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The Siena School Blog

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Welcome to Siena's blog, your source for helpful, cutting-edge resources tailored to teachers, parents, and other advocates in the learning differences community. We are dedicated to providing a wealth of curated knowledge spanning various topics, ranging from dyslexia advocacy and awareness to classroom teaching strategies, heritage month profiles, and social and emotional health.



Finding the Right Words: Models of the Writing Process

September 24, 2018
By The Siena School

How do you teach a student to write a long essay when the student has a language-based learning difference like dyslexia? Beth Fabijanic and Marian Goddard Carpenter, English teachers at The Siena School, explain 4 models they use to explain the writing process to their students in their article “Finding the Right Words: Modeling the Writing Process for Students with Learning Differences”, which was published in the National Association of Independent Schools. To read examples of how Fabijanic and Carpenter used these writing models in their classroom, please click on the link at the bottom of the article. The four models used within their classrooms are vocalization, color coding, multisensory instruction, and example texts.

Vocalization: Students with learning differences may feel anxious when assigned to write an essay, because they may have a difficulty writing down their thoughts. An easy way to conquer this problem is to use products like Google Docs Voice Typing and Screencastify in the classroom, so students can speak their essays into existence, effectively creating their first draft. Once their ideas are typed out, they are able to begin the editing process.

Color Coding: Many students with learning differences may struggle with the organization of their essay. One way to organize and outline an essay is to color code within each main point. Siena uses the Step Up to Writing® program, where arguments are colored green, evidence is yellow, and analysis of the main point is colored red. Color coding visually separates each main point into categories, which makes it easier to organize.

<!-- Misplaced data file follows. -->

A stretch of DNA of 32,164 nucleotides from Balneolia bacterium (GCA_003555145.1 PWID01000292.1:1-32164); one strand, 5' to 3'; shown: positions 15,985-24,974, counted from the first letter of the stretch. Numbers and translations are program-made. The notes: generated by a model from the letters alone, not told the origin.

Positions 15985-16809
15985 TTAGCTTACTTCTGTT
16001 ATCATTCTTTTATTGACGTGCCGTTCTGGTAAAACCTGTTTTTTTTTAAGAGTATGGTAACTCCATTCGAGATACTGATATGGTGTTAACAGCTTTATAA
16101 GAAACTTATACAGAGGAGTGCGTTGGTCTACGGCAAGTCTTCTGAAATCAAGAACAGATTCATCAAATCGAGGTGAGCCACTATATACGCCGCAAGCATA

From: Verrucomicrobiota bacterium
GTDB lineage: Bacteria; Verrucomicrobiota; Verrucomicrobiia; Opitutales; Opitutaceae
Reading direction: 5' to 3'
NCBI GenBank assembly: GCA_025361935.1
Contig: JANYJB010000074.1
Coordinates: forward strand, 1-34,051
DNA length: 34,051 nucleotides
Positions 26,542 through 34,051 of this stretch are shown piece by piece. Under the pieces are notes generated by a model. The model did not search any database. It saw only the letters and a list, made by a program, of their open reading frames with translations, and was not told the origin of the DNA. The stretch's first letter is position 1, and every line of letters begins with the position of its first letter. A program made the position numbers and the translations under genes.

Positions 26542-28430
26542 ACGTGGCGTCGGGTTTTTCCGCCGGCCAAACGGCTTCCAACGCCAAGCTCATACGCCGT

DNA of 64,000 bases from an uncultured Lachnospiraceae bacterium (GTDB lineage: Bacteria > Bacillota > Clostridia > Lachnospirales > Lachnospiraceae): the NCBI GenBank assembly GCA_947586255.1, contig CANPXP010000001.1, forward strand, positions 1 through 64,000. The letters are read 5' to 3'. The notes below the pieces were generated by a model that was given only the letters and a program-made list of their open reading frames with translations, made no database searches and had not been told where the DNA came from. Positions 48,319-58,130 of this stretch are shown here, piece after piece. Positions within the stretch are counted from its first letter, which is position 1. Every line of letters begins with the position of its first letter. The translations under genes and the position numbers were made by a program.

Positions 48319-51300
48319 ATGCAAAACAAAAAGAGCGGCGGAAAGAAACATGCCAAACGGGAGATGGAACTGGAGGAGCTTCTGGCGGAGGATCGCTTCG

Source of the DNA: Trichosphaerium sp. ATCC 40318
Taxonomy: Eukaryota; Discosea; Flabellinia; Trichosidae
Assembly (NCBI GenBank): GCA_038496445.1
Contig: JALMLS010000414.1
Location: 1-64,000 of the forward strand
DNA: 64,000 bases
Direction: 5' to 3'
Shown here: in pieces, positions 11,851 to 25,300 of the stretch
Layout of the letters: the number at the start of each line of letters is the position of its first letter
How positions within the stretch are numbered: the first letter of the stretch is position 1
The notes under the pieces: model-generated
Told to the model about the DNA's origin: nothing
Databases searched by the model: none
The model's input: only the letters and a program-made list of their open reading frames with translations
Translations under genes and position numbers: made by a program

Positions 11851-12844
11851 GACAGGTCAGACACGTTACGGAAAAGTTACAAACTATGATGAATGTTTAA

Multisensory Instruction: Introducing a kinesthetic tool into the classroom can help students engage multiple parts of their brain during a lesson. Younger students at Siena use a Braidy, a long string of yarn with icons attached. Each icon represents a different part of a story, and by touching an icon, students can sequentially create a story.

Example Texts: Older students use example texts as a model for their own writing. In Carpenter’s class, students watched and analyzed Alfred Hitchcock’s Psycho.  To help students write their own analysis essays, they read and color coded, Roger Ebert's review of Psycho. By color coding Ebert’s essay, senior students were able to see how he structured his analysis and then modeled their own analysis after his.

Using these four models of the writing process (and many more), students at Siena grow more confident in their writing abilities. When completing the film criticism unit in their Creative Writing class, one senior said, “My writing has become more streamlined and punchy. I used a backwards essay planner to plan my popular [critique] and it helped make my essay flow and sound human and not robotic.” For a deeper explanation of the four writing process models, and specific examples of how Fabijanic and Carpenter use them in their classrooms, click on the link below. 

Posted in Teacher Resources
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